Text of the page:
susansflowers

garden ponderings

Moving Day for Foxglove, Lamb’s Ear & Lavender

2 Comments

Shastas, lambs ear, lavender ??????????

Today was a sunny fall day, the ground has been thoroughly moistened by rain, but it is still firm to walk on.  A perfect day for transplanting.

First off, I moved some Lambs Ear a great, drought-resistant ground cover.   Next, I put some Lavender plants in to complete a row along side the driveway.  In the lower right of the first photo, you can see a slim transplanted Lavender.  This particular bed now has Lavender, then Lambs Ear, then Shasta Daisies, and on the outside are Irises.  All of these plants are deer-resistant, thus there is no fence around them.  An Oregon Grape shrub (not pictured) in the middle, is deer fenced, even though it is supposedly deer-resistant.  My plan is to keep the Oregon Grape fenced until it is tall enough to withstand the deer nibbling.

Now to the Foxglove.  There was one plant within the deer fence and on irrigation.  It put out an enormous amount of babies.  I counted planting 76 of them.  While I dug the Foxglove from within the deer fenced flower bed, I also dug up a number of Asters that had grown up in places I did not want them.  Many of the rooted Aster starts are now in small pots to give away, but I cannot begin to keep up with them.  The Foxglove was planted along the outside of a fenced flower bed.  The second photo shows a few Foxgloves (I count eight) as they were planted.  There are at least five plantings similar to this, besides other individual plantings. They should look very nice from the front deck by next summer.  I am now learning to keep my flowers deadheaded to prevent an over abundance of progeny.  Should I call it birth-control for perennials?

Advertisements

Author: susanpots

potter, gardener of flowers and vegies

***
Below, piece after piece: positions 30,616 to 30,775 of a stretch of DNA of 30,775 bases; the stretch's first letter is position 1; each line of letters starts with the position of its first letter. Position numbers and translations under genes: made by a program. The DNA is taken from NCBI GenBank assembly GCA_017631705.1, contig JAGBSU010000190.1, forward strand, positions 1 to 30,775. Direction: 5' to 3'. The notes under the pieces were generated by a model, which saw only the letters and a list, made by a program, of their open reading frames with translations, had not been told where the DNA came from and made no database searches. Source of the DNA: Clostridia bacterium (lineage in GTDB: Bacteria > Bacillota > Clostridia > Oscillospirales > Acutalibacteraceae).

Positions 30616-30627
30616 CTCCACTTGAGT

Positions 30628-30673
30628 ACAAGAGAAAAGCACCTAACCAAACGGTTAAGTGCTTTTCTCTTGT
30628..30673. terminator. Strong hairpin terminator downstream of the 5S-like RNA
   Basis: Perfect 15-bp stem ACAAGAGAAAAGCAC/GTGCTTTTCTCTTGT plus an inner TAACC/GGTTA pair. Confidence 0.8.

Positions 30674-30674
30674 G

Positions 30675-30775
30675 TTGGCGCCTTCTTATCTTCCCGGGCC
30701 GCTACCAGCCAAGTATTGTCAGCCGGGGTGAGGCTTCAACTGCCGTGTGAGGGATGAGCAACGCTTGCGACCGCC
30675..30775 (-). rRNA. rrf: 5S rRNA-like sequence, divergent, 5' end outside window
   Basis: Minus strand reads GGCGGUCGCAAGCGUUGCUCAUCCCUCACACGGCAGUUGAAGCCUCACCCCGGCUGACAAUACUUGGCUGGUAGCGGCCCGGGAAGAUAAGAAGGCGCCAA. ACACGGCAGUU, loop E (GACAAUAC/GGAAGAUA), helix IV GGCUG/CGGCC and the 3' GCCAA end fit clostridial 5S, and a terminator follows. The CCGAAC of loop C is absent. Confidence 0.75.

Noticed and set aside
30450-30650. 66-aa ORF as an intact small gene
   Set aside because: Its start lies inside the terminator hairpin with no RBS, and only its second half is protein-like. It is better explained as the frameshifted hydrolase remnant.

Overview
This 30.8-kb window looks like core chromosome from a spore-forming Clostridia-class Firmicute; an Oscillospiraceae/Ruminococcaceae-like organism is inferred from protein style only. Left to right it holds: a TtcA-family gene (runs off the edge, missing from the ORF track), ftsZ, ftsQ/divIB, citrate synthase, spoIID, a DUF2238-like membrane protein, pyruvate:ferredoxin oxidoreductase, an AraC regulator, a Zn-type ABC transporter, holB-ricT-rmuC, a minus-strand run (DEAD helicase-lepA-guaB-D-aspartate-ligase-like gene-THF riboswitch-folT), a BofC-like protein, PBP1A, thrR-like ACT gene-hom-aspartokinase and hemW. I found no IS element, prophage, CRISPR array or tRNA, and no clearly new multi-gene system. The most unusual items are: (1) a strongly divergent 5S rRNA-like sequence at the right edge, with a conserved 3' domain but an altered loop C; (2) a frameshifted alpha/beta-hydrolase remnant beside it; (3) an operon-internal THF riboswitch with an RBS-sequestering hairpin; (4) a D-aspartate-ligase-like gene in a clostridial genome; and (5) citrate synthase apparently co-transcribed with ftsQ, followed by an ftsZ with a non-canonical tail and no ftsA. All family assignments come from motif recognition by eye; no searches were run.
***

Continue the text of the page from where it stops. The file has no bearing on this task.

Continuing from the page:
2 thoughts on “Moving Day for Foxglove, Lamb’s Ear & Lavender

  1. Your driveway plantings sound lovely … I look forward to pictures of blooms. I once had an abundance of Shasta daises that grew around the compost.. apparently from seeds scattered as I stuffed spent plants into the compost container… they required no extra water and flourished. But your weather is dryer than here in Salem.

  2. There is no irrigation on the part of the driveway that has the lavender, lambs ear & shasta daisies. All of these plants can easily get out of control if watered & fertilized. Specially the lambs ear and shastas. Those are extremely sturdy boogers! Since they do not get watered, this part of the driveway can get a little peaked looking by the end of summer. We have discussed laying some irrigation that far, and I did purchase an extra-long hose to water there, but nothing so far.

Leave a Reply

Fill in your details below or click an icon to log in:

WordPress.com Logo

You are commenting using your WordPress.com account. Log Out / Change )

Twitter picture

You are commenting using your Twitter account. Log Out / Change )

Facebook photo

You are commenting using your Facebook account. Log Out / Change )

Google+ photo

You are commenting using your Google+ account. Log Out / Change )

Connecting to %s